When it comes to innovation, there’s too much to do and too little time to act. Across sectors, companies are experiencing a significant rise in demand for innovative products and services. Customers want products that perform better, offer new features, and are thoroughly tailored to their individual needs. As a result, product lifecycles are shrinking, while complexity increases. Meanwhile, novel and disruptive business models are radically changing the capabilities and technologies companies need to compete. Globalization exacerbates these challenges, creating the need for products and variants that comply with different local regulations and meet specific local market requirements.
Then there are the technical difficulties. Bringing an innovative idea to market may require mastery of entirely new fields: even relatively simple products now incorporate electronics, software, and digital services. In most sectors, major players must manage innovation across several competing or complementary technology types. For example, automotive companies need internal combustion engine, electric, and hybrid powertrains in their development pipelines; and they must transform many of their longstanding hardware-oriented R&D processes into agile software-development capabilities.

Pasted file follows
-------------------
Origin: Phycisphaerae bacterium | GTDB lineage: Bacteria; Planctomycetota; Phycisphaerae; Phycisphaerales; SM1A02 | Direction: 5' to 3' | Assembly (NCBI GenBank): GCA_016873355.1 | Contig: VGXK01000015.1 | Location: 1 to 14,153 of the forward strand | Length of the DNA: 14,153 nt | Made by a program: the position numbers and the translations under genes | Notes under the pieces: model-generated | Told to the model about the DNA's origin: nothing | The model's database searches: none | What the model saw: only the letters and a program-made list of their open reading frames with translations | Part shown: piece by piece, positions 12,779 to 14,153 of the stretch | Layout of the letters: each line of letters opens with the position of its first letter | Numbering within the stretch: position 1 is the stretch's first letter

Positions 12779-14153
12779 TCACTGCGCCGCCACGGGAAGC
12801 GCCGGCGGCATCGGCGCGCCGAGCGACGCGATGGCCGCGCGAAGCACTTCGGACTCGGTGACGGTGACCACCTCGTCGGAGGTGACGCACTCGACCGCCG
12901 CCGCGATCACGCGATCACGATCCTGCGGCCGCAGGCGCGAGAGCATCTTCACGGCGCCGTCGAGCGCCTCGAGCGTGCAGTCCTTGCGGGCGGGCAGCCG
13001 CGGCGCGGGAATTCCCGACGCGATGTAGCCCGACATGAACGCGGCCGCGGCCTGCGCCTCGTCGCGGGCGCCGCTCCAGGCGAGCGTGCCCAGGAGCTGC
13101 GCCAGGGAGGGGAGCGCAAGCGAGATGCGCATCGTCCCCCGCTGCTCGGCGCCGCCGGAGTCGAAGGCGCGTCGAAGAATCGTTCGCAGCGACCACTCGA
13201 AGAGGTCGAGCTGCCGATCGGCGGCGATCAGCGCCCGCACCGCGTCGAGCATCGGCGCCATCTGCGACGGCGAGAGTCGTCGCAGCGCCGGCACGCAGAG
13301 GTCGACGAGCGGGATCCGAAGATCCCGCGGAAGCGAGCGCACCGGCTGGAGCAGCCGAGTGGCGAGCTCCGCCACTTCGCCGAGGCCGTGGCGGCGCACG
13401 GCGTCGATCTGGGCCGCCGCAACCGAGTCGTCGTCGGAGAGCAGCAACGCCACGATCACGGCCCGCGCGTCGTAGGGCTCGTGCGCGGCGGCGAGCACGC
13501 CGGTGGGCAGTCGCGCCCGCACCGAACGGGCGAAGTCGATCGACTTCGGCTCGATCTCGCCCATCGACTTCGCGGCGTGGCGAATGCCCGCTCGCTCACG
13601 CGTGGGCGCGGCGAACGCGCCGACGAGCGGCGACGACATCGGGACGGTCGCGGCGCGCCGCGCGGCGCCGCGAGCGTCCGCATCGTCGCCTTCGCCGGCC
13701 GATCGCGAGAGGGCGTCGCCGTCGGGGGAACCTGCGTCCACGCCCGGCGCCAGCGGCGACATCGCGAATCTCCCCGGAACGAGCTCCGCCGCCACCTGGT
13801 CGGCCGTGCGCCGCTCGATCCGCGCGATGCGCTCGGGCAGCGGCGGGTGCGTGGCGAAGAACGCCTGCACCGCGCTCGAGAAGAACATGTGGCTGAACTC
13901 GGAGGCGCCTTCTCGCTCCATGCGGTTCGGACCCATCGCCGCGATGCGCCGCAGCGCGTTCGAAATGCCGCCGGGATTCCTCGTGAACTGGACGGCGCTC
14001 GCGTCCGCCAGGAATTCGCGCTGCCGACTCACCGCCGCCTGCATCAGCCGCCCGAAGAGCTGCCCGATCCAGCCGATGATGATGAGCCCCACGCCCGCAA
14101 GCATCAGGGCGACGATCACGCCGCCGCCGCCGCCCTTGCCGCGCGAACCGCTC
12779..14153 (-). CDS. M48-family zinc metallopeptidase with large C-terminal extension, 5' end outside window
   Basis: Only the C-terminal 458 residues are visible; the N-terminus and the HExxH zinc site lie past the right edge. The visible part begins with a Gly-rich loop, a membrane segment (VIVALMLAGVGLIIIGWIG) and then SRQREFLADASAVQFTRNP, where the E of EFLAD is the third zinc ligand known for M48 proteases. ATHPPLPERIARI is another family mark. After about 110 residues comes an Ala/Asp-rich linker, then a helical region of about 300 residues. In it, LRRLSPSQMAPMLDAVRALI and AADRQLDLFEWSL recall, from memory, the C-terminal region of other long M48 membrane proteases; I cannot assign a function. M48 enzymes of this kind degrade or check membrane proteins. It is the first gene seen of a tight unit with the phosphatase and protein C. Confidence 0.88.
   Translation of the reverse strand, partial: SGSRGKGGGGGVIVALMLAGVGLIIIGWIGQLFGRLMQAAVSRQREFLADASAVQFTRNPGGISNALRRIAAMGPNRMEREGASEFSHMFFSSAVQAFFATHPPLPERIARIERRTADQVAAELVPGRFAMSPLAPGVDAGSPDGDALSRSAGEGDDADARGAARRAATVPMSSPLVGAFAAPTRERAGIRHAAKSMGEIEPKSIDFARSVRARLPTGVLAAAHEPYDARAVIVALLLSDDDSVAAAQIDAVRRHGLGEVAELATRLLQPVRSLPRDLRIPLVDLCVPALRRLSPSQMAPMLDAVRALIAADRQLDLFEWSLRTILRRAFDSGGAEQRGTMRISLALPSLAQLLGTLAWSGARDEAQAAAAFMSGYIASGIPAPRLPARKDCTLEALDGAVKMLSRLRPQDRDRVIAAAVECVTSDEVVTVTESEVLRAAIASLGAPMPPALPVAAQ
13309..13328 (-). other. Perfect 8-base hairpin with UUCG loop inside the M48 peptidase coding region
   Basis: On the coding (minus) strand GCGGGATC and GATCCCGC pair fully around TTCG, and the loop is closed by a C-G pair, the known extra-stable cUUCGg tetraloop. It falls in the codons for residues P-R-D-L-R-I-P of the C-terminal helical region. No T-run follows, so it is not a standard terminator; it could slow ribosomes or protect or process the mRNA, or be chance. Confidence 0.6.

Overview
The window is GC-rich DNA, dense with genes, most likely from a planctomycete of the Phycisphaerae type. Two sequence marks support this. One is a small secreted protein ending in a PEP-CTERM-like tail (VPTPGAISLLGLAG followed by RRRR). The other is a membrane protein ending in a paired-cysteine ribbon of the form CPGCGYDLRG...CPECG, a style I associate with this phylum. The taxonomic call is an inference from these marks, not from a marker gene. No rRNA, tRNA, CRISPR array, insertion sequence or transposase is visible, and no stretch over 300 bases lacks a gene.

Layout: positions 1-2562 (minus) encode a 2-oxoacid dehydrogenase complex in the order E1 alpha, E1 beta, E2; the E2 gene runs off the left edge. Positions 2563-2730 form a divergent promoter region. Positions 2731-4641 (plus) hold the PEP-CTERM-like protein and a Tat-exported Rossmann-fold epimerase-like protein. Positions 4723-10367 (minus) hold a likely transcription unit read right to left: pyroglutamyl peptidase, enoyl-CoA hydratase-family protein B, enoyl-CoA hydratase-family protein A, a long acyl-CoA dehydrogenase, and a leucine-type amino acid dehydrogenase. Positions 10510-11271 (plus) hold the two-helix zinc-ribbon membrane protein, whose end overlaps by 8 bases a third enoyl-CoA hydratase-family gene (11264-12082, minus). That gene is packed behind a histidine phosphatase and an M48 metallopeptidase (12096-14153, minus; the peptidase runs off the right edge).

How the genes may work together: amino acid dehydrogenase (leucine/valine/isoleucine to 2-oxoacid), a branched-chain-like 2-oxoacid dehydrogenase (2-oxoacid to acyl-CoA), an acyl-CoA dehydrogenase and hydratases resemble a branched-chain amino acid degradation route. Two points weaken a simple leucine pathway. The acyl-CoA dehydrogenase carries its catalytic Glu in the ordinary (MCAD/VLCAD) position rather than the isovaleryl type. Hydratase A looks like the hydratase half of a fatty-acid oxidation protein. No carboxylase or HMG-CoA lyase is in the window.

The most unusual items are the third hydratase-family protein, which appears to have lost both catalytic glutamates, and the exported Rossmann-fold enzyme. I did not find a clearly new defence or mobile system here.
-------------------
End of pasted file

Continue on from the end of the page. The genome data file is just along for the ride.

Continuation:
Even companies with the appetite to address innovation challenges on their own may struggle to marshal resources. Executives report that rapid technological change has created talent surpluses in certain design and mechanical-engineering fields, while critical shortages remain in data analytics and software engineering.
Together, these pressures drive companies to ask their suppliers for further involvement in the innovation process and workload. As many have found, however, successful supplier innovation is difficult to do well.
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Benefits of supplier innovation
Supplier innovation offers much more than additional mental horsepower. Suppliers can also offer value that companies might find difficult or impossible to generate in-house. For example, a supplier may have a significant head start in the application of a specific technology.
We find that externally sourced innovations are typically commercialized 40 percent faster than home-grown ideas, often because they have already been partly validated by the supplier. UK carmaker Aston Martin, for example, has worked with Flexsys, a US-based aerospace supplier, to develop seamless adjustable wings or fenders for its high-end models. The company’s technology uses flexible materials to create components that offer better aerodynamic performance and a neater appearance than conventional designs.